Ensifentrine, in Pressurized Dose Inhaler, Showing Efficacy in COPD Trial

Ensifentrine, in Pressurized Dose Inhaler, Showing Efficacy in COPD Trial
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A single dose of a pressurized metered-dose inhaler formulation of ensifentrine (RPL544) significantly improved lung function, compared to a placebo, in people with moderate-to-severe chronic obstructive pulmonary disease (COPD), Verona Pharma announced.

These results are from part A, the single-dose part, of a Phase 2 trial (NCT04091360) underway in two sites, London and Wythenshawe, in the U.K. Part B is on temporary hold due the COVID-19 pandemic, and the trial will resume at a later date.

Ensifentrine is an inhibitor of phosphodiesterase (PDE) proteins PDE3, which is involved in smooth muscle contraction, and PDE4, involved in immune cell-derived inflammation. As such, the dual inhibitor is designed to have bronchodilation (relaxing the muscle bands around the airways) and anti-inflammatory properties.

Verona is developing three formulations of ensifentrine to potentially treat COPD: nebulized, dry powder inhaled formulation (DPI), and pressurized metered-dose inhaler (pMDI).

The Phase 2 study is divided into two parts. In part A, 40 participants with moderate-to-severe COPD were randomized to a placebo or to one of five doses of pMDI ensifentrine — 100 micrograms (mcg), 300 mcg, 1,000 mcg, 3,000 mcg, or 6,000 mcg. Each single-dose treatment was administered in two inhalations, or two puffs on an inhaler.

The main goal of part A was to determine the best dose for use in part B.

Additional goals included assessments of the therapy’s safety, its pharmacokinetic profile — absorption, distribution, and metabolism in the body, and its excretion — and efficacy as measured by forced expiratory volume in one second (FEV1). FEV1 is a standard measure of lung function, capturing how much air can be exhaled in one second after a deep breath.

The results, announced by Verona, showed that for doses of 300 mcg and above, ensifentrine led to significant improvements in peak FEV1, ranging from 47 milliliters (mL) to 391 mL when corrected for placebo.

Improvements were seen over four hours, during which average FEV1 scores ranged between 69 and 345 mL; and from 48 mL to 222 mL over 12 hours.

Ensifentrine in a pMDI formulation was well-tolerated at each dose, with a profile of adverse effects similar to that of placebo.

“The results from the single dose part of this pMDI study are very encouraging and essentially consistent with data from Phase 2 clinical trials with nebulized and DPI formulations of ensifentrine,” David Zaccardelli, president and CEO of Verona Pharma, said in a press release.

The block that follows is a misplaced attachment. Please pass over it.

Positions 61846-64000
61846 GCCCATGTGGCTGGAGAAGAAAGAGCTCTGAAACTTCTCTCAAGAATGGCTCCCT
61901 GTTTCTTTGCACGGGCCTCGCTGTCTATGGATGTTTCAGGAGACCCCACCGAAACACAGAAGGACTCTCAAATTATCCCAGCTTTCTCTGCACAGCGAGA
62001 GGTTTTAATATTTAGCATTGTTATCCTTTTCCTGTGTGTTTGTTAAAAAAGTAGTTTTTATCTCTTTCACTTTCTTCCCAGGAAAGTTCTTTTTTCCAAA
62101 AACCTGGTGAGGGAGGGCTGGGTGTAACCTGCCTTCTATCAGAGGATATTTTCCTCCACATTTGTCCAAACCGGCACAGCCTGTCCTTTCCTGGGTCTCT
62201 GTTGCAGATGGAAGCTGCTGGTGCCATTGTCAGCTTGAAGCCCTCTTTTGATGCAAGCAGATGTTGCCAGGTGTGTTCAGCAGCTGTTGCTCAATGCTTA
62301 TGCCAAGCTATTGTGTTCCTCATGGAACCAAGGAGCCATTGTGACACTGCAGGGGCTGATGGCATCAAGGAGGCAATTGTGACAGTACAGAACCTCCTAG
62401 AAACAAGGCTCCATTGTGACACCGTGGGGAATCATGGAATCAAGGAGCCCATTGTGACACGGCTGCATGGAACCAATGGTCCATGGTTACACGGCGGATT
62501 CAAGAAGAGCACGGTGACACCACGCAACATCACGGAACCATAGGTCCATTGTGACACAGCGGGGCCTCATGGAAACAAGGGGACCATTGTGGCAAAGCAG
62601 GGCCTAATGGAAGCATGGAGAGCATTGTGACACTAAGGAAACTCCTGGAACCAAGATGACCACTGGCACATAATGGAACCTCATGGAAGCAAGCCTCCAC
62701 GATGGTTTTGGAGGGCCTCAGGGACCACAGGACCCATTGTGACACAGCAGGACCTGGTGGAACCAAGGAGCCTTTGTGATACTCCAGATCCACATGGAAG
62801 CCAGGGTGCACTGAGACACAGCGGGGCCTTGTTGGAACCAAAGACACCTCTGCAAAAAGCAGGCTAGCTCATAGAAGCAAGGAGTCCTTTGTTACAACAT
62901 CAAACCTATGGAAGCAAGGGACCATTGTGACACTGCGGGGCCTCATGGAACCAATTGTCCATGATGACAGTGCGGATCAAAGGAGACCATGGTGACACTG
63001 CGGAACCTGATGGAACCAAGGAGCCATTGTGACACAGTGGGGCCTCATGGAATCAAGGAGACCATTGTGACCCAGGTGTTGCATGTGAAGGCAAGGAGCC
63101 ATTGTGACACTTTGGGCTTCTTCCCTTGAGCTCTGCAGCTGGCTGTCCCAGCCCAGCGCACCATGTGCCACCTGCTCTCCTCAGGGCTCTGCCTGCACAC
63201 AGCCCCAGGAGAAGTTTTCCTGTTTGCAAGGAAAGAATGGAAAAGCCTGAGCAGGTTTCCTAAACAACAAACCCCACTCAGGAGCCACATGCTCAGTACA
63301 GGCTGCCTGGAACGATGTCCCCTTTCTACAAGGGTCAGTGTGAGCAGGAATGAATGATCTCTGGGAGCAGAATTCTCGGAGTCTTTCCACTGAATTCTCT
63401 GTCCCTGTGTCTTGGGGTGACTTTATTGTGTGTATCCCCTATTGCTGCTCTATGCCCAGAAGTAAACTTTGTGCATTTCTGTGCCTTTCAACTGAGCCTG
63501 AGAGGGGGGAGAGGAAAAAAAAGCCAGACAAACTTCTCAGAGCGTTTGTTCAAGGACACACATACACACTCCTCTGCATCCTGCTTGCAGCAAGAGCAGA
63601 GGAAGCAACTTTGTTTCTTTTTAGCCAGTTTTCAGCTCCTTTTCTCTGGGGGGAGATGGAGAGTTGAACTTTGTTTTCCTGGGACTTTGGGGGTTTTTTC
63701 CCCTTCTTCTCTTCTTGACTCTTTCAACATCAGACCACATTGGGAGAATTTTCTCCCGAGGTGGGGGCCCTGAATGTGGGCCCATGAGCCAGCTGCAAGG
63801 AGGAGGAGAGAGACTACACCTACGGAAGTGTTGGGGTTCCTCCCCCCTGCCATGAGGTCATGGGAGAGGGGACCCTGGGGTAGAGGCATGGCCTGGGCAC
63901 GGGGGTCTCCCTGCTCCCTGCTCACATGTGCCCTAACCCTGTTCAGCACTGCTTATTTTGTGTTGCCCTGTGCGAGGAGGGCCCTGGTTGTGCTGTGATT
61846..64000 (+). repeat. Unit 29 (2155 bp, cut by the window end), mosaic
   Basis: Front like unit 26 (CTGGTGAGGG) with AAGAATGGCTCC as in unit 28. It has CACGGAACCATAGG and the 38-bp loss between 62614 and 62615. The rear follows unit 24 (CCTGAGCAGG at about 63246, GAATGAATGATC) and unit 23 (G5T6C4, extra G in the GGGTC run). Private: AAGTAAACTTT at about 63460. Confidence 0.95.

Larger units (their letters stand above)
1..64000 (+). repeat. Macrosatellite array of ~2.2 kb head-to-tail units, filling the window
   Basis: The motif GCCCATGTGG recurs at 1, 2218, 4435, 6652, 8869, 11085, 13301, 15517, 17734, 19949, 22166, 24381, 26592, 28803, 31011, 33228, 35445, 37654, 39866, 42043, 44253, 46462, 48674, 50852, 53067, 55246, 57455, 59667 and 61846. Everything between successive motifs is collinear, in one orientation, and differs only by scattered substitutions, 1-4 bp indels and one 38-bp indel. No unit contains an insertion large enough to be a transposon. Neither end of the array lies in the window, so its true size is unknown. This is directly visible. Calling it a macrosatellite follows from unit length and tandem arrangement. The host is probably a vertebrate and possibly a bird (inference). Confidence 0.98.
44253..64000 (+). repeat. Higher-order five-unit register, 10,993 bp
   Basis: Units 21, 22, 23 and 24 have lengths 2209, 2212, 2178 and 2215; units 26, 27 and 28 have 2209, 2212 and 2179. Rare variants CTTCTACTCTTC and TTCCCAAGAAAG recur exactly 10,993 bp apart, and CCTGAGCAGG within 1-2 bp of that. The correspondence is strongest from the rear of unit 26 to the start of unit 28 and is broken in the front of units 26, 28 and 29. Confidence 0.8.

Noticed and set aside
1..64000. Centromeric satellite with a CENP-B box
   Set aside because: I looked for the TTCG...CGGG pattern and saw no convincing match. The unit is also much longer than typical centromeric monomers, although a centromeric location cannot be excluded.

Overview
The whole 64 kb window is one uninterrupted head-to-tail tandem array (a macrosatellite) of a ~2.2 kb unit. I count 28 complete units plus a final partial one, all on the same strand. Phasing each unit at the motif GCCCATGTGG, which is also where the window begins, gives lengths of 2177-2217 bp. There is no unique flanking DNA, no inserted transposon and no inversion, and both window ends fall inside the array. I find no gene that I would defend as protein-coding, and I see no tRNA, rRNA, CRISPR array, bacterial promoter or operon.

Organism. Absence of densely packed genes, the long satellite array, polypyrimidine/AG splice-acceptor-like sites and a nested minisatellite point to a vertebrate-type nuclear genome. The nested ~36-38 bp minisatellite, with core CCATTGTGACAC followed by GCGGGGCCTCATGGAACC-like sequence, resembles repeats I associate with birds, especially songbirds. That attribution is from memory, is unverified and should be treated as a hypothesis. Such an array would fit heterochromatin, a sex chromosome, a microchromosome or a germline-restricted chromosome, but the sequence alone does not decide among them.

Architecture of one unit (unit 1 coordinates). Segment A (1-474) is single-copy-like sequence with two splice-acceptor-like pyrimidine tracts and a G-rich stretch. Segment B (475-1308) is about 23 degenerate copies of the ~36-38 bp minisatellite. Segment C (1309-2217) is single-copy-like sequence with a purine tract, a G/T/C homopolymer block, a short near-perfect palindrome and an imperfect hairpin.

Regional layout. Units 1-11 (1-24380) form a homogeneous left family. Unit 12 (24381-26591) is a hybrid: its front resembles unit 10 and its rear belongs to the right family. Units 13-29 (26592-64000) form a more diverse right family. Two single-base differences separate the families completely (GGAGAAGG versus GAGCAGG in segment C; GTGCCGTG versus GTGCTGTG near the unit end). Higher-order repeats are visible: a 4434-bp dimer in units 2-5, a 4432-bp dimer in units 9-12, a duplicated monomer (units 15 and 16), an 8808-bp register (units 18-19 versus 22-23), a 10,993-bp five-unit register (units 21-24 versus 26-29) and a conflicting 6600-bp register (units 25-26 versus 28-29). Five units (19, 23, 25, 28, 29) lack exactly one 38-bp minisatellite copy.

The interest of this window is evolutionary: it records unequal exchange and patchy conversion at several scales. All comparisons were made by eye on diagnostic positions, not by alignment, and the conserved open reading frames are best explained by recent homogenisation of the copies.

A previous Phase 2b trial testing nebulized ensifentrine showed the therapy effectively improved lung function and lessened COPD symptoms, including breathlessness. Use of nebulized ensifentrine, either alone or in combination with the bronchodilator Spiriva (tiotropium), was also seen to open COPD patients’ airways, improving their lung function, and reducing inflammation.

Data from a Phase 2 study testing a DPI formulation of ensifentrine also showed that the therapy was safe and significantly improved lung function in people with moderate-to-severe COPD.

“Across all three inhaled formulations, ensifentrine has demonstrated statistically significant and clinically meaningful lung function improvements and duration of action, supporting twice-daily dosing and a safety profile similar to placebo,” Zaccardelli said.

These positive part A trial results support the initiation of the study’s part B (a multiple-dose part), which will evaluate the pMDI formulation, given twice daily for seven days, in COPD patients.

No official date is set for opening part B, postponed due to safety concerns for patients and trial investigators during the pandemic.

“We will continue to monitor this evolving situation and will provide an updated timeline for the start of Part B at a later date,” the release stated.

But a planned meeting with the U.S. Food and Drug Administration, due to take place by June, is going ahead, Zaccardelli said, as are plans to launch Phase 3 trials for its nebulized formulation of ensifentrine later this year.

Verona is also investigating ensifentrine as a potential treatment for cystic fibrosis and asthma.

Patricia holds her Ph.D. in Cell Biology from University Nova de Lisboa, and has served as an author on several research projects and fellowships, as well as major grant applications for European Agencies. She also served as a PhD student research assistant in the Laboratory of Doctor David A. Fidock, Department of Microbiology & Immunology, Columbia University, New York.
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Patrícia holds her PhD in Medical Microbiology and Infectious Diseases from the Leiden University Medical Center in Leiden, The Netherlands. She has studied Applied Biology at Universidade do Minho and was a postdoctoral research fellow at Instituto de Medicina Molecular in Lisbon, Portugal. Her work has been focused on molecular genetic traits of infectious agents such as viruses and parasites.
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Patricia holds her Ph.D. in Cell Biology from University Nova de Lisboa, and has served as an author on several research projects and fellowships, as well as major grant applications for European Agencies. She also served as a PhD student research assistant in the Laboratory of Doctor David A. Fidock, Department of Microbiology & Immunology, Columbia University, New York.
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